"Yes this was our friend 

                   from Hervey Bay Australia;;                           

                                                   Big loss .......
                                               
              The low life bastard who stabbed him
                                         
                 hope he gets what he deserves life throw a way 
                                               
                          the key . get the scum of the streets 
                                           
                   he went for a holiday ,
                                           
                                           now coming home in a box ....

the question is....Who will be next to be murdered to protect the Haywicks Farm Fraud and Murder Gang to make sure there is no one left to speak out and try and exposes their compounding crimes... which have been committed on a 30 year plan by means of fraud and murder to end up with the title deed of Haywicks Farm, which is 26 acres of prime residential development land on the edge of the rich town of Gloucester which the Haywicks Farm Fraud and Murder Gang plan to eventually develop into and an expensive luxury housing estate with a potential profit of over 20 million pounds...
one has to question..has it all been worth it for the members of the Haywicks Farm Fraud and Murder Gang....now their names andtheir crimes have been publicly exposed and they all have to live with the shame of what they have done in permanent written record... with their names and details of the crimes they have in the Canberra National Library in the next edition of the series of books called....."The Triumph of Truth...(Who Is Watching The Watchers?)... written by Stephen Carew-Reid and published by the Australian Weekend News and the INL News Group...

read down the page to find out who is a member of the Haywicks Farm Fraud and Murder Gang...who are desperate to protect one of their members.. Katharine Brothers.... a lawyer working at the Gloucheseter HM Land Registry, who helped create and cover up the fraud on Valerie Ann Butler and her partner Thomas Allwood, of their lawful rights of ownership of Haywicks Farm, Haywicks Lane, Harwicke, Gloucester, which has with the help of Katharine Brothers and other members of the Gloucester HM Land Registry Office have helped well known Freemason Peter Leslie Urquhart and his wife Jaqueline Ann fraudulently end up with the title deed of Haywicks Farm by means of fraud and murder and they all know the have their Freemason brothers in the police, the prisons, the parliament, the legal world and the courts to help them cover up being exposed or prosecuted for their serious crimes....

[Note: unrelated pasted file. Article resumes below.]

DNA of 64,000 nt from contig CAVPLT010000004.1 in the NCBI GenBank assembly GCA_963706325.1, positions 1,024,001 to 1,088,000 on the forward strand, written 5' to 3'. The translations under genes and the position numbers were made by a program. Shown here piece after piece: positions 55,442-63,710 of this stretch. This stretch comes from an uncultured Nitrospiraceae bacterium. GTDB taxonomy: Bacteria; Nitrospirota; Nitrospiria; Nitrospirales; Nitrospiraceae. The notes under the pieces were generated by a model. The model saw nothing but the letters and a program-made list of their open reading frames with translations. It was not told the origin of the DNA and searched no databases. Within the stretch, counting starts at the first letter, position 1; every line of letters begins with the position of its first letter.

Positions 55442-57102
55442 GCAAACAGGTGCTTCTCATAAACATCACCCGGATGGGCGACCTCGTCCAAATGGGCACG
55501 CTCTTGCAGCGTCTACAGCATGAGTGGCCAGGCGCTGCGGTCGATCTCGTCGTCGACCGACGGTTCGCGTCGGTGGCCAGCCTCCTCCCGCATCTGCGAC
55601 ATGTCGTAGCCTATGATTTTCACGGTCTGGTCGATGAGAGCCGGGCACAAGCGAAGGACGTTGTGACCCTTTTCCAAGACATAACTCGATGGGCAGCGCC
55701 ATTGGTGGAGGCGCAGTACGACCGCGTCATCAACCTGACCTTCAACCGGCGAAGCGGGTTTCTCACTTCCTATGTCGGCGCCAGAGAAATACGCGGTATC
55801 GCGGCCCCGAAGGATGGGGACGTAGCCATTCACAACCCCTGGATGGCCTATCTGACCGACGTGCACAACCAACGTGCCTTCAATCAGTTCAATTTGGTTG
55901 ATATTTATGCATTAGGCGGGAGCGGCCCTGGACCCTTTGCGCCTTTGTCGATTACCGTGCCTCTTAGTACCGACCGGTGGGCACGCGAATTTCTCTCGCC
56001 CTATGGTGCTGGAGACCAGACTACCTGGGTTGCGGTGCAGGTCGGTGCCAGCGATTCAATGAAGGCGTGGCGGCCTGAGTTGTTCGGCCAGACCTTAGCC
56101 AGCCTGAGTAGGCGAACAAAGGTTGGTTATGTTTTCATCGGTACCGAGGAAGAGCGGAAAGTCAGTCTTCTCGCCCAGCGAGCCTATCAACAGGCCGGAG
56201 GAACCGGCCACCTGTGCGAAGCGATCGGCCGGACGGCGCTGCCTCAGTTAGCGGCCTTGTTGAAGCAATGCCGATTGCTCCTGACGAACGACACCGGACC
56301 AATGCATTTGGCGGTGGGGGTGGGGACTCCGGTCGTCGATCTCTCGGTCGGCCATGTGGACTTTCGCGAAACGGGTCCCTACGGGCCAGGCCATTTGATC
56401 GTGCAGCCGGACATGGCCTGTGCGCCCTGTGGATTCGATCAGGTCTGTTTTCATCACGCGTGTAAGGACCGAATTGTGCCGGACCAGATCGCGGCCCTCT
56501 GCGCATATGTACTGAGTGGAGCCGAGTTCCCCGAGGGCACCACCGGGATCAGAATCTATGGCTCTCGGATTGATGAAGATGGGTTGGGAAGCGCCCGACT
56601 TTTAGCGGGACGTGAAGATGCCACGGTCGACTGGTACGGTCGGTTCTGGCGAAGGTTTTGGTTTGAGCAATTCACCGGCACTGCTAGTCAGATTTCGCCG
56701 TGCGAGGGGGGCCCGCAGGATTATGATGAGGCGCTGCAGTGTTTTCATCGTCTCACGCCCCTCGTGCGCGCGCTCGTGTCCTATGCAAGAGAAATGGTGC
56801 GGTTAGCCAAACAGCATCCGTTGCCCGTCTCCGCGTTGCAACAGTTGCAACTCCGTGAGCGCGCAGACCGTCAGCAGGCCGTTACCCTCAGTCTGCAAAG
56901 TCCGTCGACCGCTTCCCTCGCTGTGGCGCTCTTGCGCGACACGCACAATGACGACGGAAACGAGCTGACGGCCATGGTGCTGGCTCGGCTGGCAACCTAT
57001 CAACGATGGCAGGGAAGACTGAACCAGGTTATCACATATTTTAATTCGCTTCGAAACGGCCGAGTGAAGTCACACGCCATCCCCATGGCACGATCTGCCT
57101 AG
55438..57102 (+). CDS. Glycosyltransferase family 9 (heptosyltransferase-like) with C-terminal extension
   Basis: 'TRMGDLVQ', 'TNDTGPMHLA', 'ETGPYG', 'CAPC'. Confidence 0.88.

Topix Forum:

"...The way the police handled the 3 men who found the Body !.."
"..It was my partner + 2 friends. They tell ppl to do the right thing n those 3 guys did and where held all day in a cell n treated like criminals for the first part of the day.

"....Well done too them !! There r stil decent ppl out there ..."
"...Not everyone out at that time of the morning are wasters.
I used to start work sometimes at 4am so would have been out and about at that time!!
And i class myself as a hard working respectable person..." 


 Irish Band Halcyon Daze Tour Manager, 
INL News Investigative Reporter,  writer and poet   found murdered in Boxburn, Scotland...

AWN News was trying to do a google search of the story ---Murder of Thomas Allwood in
the Brisbane Courier Mail the major state paper in Queensland, Australia owned by the Murdochs News Corporation-to see if the Brisbane Courier Mail picked up and run with the story
and found nothing...  particularilty that it is well known that Thomas Allwood is Queenslander...
N News researchers found it very odd that none of the main papers in the UK, USA
or Australia or anywhere else in the world are running with the story of the 
Murder of well know and well loved Australian INL News Investigative Journalist Thomas Allwood......
......................this is big news... 
and no other media outlet in Australia other than INL News and AWN News are running with the story...

An Australian is murdered in Scotland and left on the street to die
..and no one in the street seemed to have heard a fight or noise at all

One woman whose home overlooks the area where Thomas’ body was
discovered said she was upset to hear what had happened.
",....She said: “I didn’t hear a thing during the night but it’s
shocking to think this has happened here.